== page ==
Friday, February 6, 2015

International Criminal Court (ICC) and Uganda; who should try Dominic Ongwen?

January 10, 2015

Last week, news emerged that one of LRA’s top leaders, Dominic Ogwen, who was indicted and is wanted by the International Criminal Court (ICC) for crimes against humanity and war crimes, was captured by Seleka rebels in Central Africa Republic and handed over to US Forces. There were news reports that US Forces would transfer him to Uganda, who have expressed interest in trying him at home. Ongwen’s capture has reignited the debate on International Criminal Justice of the ICC versus Domestic Justice. The questions being asked are: Should Ongwen be tried in Uganda? What compromise can be drawn between the ICC and Uganda Court system that meets both domestic and international demands for justice? Does Uganda’s International Crimes Division (ICD) of the High Court have the necessary capacity to try Dominic Ongwen or other Lord’s Resistance Army (LRA) rebel commanders with fairness and due process? To put this debate into context, it is important to understand what the ICC is and how it works, the LRA situation, and the Uganda justice system.

The International Criminal Court
The International Criminal Court (ICC) “is an independent, permanent court that tries persons accused of the most serious crimes of international concern, namely genocide, crimes against humanity and war crimes”. It is governed by the Rome Statute – a result of a diplomatic conference that took place in Rome on 17 July 1998. Since it became into force on 1st July 2002, 123 States have as of January 6 2015 become party to the Statute. The ICC works independently but relies on the cooperation of State parties. State parties are obliged to cooperate in “arresting persons wanted by the ICC, providing evidence for use in proceedings, relocating witnesses, and enforcing sentences of convicted persons”. Uganda is a State party to the ICC and has been very active in promoting works of the Court, including hosting a Review Conference of the Rome Statute in 2010 in Kampala.

Dominic Ongwen, the LRA situation, and ICC indictment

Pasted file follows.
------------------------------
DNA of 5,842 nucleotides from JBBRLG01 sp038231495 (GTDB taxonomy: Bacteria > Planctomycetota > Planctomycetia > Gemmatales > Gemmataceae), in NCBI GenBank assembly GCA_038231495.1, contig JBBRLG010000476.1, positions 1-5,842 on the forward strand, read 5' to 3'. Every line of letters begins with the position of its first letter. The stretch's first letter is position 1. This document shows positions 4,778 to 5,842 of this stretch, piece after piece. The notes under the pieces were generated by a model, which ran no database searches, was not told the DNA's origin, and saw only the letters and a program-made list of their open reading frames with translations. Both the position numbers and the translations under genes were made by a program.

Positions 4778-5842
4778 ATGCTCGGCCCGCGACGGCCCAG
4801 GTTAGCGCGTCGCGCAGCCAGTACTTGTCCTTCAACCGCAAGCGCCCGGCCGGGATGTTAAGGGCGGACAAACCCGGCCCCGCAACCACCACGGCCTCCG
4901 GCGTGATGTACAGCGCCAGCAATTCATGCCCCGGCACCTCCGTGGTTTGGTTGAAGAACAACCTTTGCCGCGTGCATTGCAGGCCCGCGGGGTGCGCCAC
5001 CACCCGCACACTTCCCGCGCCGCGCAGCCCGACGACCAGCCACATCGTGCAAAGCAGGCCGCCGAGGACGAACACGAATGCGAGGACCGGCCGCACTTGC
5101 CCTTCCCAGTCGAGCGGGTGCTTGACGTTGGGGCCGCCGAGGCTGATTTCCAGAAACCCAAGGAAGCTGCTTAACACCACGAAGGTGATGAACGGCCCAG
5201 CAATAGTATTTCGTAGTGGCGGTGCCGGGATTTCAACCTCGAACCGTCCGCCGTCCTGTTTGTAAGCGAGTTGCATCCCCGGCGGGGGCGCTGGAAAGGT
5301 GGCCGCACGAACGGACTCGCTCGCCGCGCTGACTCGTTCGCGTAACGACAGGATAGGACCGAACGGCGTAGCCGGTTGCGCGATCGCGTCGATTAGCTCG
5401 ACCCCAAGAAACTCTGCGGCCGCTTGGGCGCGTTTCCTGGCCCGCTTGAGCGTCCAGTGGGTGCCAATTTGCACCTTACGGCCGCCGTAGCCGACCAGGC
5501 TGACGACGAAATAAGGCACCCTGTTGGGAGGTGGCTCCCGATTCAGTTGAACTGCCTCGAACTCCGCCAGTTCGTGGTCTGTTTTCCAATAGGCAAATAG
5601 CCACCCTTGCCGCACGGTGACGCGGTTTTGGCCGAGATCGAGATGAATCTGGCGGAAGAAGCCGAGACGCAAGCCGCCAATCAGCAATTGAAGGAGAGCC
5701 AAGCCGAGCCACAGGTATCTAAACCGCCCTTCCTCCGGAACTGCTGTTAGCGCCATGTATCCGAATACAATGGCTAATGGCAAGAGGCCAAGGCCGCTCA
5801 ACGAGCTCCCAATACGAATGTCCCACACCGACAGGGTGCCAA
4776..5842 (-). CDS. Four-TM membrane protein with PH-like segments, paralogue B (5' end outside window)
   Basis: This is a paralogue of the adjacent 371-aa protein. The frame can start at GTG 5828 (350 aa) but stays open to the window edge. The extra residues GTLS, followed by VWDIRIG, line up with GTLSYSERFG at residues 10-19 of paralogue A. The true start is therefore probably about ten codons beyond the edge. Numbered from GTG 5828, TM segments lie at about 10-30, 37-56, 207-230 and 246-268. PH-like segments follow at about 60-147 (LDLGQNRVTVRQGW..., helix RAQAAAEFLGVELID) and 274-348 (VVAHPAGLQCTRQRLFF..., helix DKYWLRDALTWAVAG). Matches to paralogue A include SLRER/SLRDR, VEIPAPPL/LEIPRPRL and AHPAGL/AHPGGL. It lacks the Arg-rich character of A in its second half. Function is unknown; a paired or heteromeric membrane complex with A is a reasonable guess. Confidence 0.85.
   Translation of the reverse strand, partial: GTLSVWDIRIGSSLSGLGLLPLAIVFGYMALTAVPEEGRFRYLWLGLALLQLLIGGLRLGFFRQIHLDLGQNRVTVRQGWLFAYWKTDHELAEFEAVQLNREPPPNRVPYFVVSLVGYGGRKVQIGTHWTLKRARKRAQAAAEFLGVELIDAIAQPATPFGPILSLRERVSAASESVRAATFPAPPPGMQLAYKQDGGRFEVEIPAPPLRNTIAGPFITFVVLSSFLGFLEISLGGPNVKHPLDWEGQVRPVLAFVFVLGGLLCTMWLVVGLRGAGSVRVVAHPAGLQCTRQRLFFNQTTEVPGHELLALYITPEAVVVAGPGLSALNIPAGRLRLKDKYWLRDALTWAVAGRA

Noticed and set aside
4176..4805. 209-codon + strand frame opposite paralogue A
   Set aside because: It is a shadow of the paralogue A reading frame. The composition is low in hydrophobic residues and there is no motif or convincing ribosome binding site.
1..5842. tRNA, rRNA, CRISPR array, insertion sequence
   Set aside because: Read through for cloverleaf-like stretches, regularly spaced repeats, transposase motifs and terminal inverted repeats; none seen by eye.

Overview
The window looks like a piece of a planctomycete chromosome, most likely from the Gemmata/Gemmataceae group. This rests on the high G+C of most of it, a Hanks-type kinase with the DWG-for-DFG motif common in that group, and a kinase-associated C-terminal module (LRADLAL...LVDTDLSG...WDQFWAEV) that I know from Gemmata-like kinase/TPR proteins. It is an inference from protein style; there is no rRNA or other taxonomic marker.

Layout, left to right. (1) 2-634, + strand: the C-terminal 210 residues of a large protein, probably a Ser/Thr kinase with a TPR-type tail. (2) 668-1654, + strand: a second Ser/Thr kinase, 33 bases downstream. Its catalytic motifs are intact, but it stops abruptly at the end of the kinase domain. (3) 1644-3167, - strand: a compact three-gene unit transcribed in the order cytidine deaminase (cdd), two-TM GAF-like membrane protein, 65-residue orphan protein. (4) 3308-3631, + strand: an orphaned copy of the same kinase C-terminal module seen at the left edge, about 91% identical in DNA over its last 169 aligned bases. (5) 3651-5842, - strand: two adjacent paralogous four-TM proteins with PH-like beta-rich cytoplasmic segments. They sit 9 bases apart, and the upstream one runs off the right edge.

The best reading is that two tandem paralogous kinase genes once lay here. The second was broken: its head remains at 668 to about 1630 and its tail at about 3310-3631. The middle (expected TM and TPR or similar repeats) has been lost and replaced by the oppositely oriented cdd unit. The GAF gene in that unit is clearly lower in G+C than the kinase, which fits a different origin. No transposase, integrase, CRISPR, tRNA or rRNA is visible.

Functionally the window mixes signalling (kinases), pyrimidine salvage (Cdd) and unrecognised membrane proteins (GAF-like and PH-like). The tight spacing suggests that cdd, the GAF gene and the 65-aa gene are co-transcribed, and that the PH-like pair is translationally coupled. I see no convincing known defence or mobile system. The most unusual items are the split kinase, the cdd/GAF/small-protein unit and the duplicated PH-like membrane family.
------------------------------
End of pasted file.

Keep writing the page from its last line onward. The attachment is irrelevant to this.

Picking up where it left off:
In December of 2003, President Museveni made the first so called “self-referral” of the crimes committed by the LRA in Uganda to the ICC, seeking international support for the arrest and prosecution of LRA’s top leaders. This came after just one and half years that the Rome Statute entered in force. Subsequently, ICC conducted preliminary investigation and arrest warrants were issued for 5 top commanders; Joseph Kony, Vincent Otti, Okot Odhiambo, Dominic Ongwen, and Raska Lukwiya. With exception of Dominic Ongwen, the four commanders are still at large.

The indictment of Dominic Ogwen contained 7 counts of criminal responsibility; three counts of crimes against humanity (inhuman acts according to the statute includes of; inflicting serious bodily injury and suffering), and four counts of war crimes (murder, cruel treatment of civilians, intentionally directing attack against civilian population, and pillaging).

Juba peace talks (2006 – 2008) and establishment of the War Crimes Division of the High Court
The Government of Uganda – LRA peace talks at some point was so successful and many had hoped would bring peace to the region. In fact, some LRA negotiators argued that ICC arrest warrants were the main obstacle to the signing of the peace agreement. This forced the Government of Uganda and other mediators to explore other possibilities including trying the indicted leaders at home and which would make the trial in the ICC inadmissible under Article 17 of the Rome Statute. As a result, the signing of the protocol on accountability and reconciliation gave birth to the establishment of the War Crimes Division (WCD) of the High Court. The High Court has since replaced the WCD with International Crimes Division (ICD) “to try war crimes and crimes against humanity including commanders of the LRA and other rebel groups”. Other crimes considered in the ICD includes genocide, terrorism, human trafficking, and piracy and other international crimes.
Genesis of anti ICC sentiments in Uganda